Agricultural Extension Officers’ Knowledge About the Role of Cowpea Flower Insect Visitor and the Effects of Pesticides Control Measures on the Insects in Central Region of Ghana
The study was undertaken to assess the knowledge of Agricultural Extension Officers about cowpea flower insect visitors and the effects of pesticide control measures on the insects in three districts in the Central Region of Ghana. Data were collected from 50 Agricultural Extension Officers of the Ministry of Food and Agriculture (MOFA) from three political districts by using questionnaire. The questionnaire which was developed using information from reviewed literature contained both open-ended and close-ended items on information pertaining to the personal data, knowledge on cowpea flower insect visitors and cowpea insect pest control measures. In each Ministry of Food and Agriculture (MOFA) district office, one officer was put in charge of administering and collection of the questionnaires. A random sampling technique was used. The Extension Officers considered bees (mean of 1.86) and lepidopterans (mean of 1.73) as the insects that most visited cowpea flowers. Also 90.91% (40) and 68.18% (30) of the Extension Officers considered bees and lepidopterans respectively as pollinators. Furthermore, 88.64% (39) of the respondents indicated that pollinators transfer pollen grains from the anther to the stigma. Majority of the respondents (mean of1.95) considered increased fruit set/increased crop yield as the benefit of pollination. Almost all the Extension Officers had low personal knowledge of pollinators. Therefore, government should include introductory courses on pollination and pollinators involving pollinator identification and conservation at all levels of education.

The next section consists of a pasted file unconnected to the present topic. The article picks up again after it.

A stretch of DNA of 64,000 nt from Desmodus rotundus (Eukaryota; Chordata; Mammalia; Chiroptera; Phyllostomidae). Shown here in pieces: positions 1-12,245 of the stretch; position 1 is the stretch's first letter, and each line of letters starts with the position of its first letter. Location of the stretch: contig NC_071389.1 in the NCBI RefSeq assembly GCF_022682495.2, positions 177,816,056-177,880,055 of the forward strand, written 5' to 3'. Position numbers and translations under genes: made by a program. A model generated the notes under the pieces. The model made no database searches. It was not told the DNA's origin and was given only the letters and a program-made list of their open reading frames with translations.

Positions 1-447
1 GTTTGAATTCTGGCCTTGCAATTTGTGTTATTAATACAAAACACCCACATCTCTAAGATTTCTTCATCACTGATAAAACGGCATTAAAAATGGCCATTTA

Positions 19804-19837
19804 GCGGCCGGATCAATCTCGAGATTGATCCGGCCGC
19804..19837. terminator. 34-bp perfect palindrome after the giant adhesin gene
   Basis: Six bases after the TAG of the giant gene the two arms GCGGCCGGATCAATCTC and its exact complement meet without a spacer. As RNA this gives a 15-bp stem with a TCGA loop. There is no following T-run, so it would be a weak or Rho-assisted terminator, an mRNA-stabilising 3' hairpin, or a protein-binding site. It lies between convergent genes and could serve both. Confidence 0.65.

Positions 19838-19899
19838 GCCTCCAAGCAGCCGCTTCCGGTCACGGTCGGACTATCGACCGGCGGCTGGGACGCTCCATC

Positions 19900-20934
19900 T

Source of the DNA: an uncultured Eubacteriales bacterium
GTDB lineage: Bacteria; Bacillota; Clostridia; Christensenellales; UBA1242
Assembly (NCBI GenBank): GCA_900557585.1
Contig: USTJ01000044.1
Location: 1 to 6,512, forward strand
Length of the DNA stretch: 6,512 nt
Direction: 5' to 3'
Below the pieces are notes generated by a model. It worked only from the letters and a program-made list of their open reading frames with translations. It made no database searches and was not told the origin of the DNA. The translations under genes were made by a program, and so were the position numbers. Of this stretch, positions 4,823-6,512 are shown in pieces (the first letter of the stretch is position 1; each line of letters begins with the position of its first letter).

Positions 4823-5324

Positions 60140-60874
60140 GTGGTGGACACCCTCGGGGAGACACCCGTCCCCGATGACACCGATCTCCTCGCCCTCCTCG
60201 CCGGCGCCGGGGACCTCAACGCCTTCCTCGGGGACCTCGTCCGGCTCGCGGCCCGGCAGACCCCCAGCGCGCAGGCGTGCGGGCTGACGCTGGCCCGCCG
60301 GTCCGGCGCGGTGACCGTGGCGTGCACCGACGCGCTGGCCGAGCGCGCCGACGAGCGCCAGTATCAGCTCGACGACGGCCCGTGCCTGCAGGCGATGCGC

Key words: Agricultural Extension Officers, Knowledge, Pollination, Predator, Cowpea